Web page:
The previous decade has seen patients shouldering larger and larger portions of the cost of their own healthcare. At the same time, the rise of Millennials—the generation born between 1981 and 1996—is  transforming American demographics and introducing new consumer expectations. Also, trends like the availability of online reviews bring info to patients more easily than ever.  Put it all together and we’re seeing a sea change in healthcare where patients are freer agents than in the past and are empowered to exercise that flexibility by shopping prices and looking for easier ways to get the care they need. Payors and providers are realizing they must understand patients as consumers.

Consumers Want Convenience

As they’ve grown to expect in other areas of their lives (investments, retail, airline travel, even catching an Uber) most people under the age of 50 are seeking the convenience of engaging with those involved with their care via digital tools. McKinsey’s 2016 Consumer Health Survey revealed that patients view digital health tools as preferable to phone or in-person communication. In fact, they view these tools as the most effective way to complete many tasks required to receive health care, including:

  • Shopping for a health plan
  • Searching for a doctor
  • Checking health information
  • Monitoring health metrics
  • Paying insurance bills
  • Purchasing health plans[1]

Successful Digital Health Offerings Must Meet Consumer Preference

A plethora of mobile health apps and other tools have been developed to meet these preferences. However only a small percentage are actually being used by consumers, with 90% of downloads occurring with only 12% of the mHealth tools available on iTunes.[2] Awareness is key to ensuring user adoption, but tools must also pass the convenience test. Even when consumers are aware a tool exists, they won’t use it unless it creates value by making tasks easier and/or more effective.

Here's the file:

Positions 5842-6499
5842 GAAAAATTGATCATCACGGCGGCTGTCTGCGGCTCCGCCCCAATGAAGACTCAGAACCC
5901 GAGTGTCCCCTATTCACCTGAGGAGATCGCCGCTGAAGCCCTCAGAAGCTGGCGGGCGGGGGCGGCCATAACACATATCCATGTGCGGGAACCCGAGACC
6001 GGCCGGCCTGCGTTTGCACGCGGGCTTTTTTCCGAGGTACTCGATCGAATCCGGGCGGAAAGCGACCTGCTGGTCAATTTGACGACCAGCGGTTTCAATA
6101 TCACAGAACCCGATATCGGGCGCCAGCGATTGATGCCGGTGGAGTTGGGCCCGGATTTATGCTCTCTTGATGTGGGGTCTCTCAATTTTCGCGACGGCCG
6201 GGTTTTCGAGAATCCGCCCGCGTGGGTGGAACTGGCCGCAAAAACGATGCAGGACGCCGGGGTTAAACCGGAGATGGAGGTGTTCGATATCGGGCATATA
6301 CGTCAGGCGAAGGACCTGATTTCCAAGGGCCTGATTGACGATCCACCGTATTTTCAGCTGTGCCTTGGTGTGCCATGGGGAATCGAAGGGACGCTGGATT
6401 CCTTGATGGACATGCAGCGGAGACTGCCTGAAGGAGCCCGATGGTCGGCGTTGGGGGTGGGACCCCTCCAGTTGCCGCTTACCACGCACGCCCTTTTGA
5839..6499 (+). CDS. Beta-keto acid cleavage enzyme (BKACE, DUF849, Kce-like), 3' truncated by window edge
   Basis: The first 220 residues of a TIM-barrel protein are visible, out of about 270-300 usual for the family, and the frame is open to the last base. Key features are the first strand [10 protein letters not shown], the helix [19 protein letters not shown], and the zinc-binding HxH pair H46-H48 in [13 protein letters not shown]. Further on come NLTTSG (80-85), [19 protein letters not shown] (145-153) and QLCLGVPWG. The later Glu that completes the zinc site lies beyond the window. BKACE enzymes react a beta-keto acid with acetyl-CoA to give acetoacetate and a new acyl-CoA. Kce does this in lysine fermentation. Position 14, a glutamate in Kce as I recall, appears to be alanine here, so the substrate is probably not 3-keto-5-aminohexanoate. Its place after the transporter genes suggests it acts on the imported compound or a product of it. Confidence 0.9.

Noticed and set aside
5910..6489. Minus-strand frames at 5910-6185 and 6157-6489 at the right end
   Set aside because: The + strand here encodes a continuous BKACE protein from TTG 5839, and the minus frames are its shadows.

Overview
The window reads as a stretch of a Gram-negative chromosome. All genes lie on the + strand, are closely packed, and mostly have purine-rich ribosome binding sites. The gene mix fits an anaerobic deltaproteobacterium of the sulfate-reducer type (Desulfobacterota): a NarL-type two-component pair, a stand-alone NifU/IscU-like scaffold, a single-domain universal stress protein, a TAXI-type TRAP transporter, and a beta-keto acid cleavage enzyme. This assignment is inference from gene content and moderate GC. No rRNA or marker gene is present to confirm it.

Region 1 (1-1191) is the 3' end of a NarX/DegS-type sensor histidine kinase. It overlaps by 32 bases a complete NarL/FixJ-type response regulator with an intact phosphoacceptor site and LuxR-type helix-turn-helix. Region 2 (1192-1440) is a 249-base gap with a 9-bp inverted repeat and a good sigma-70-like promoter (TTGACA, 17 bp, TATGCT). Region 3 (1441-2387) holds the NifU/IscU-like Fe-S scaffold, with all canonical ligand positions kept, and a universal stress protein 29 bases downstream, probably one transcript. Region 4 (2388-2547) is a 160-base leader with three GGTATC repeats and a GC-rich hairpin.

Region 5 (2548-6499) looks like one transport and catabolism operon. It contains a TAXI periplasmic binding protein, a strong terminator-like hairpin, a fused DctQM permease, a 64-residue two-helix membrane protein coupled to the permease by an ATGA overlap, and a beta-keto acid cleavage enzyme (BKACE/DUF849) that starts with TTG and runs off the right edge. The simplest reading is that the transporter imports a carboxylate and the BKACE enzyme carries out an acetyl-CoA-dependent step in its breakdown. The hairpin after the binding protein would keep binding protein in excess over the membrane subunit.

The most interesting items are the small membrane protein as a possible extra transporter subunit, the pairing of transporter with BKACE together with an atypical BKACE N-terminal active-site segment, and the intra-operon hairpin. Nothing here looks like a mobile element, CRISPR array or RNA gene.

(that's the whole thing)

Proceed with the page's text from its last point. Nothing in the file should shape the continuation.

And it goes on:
McKinsey’s survey further showed that many consumers are disenchanted by digital health offerings. In fact, less than a third reported being “highly satisfied” with digital solutions provided by their doctors, which, the report says, is “the lowest satisfaction rating reported for any aspect of care (other aspects included quality of care, length of wait time, coordination with other physicians, and time with physician).” [3]

Competition for Patients

Coinciding with shifting preferences for convenience is the proliferation of retail clinics, ambulatory care centers, and concierge medicine. As these options grow in popularity, they increase the pressure on hospitals and traditional healthcare providers in general to improve convenience and the consumer experience. A similar trend is the tendency we all have to research online before making a purchasing decision. Consumers are accustomed to seeing online reviews and information they can use to support wiser investment of their own resources. Providers will increasingly be on the lookout for ways to share more widely valuable, patient-facing information that will help consumers make better choices about not just who their providers should be but about their own care.


[1] https://www.mckinsey.com/industries/healthcare-systems-and-services/our-insights/enabling-healthcare-consumerism

2 https://www.medscape.com/viewarticle/851226

[3] https://www.mckinsey.com/industries/healthcare-systems-and-services/our-insights/enabling-healthcare-consumerism

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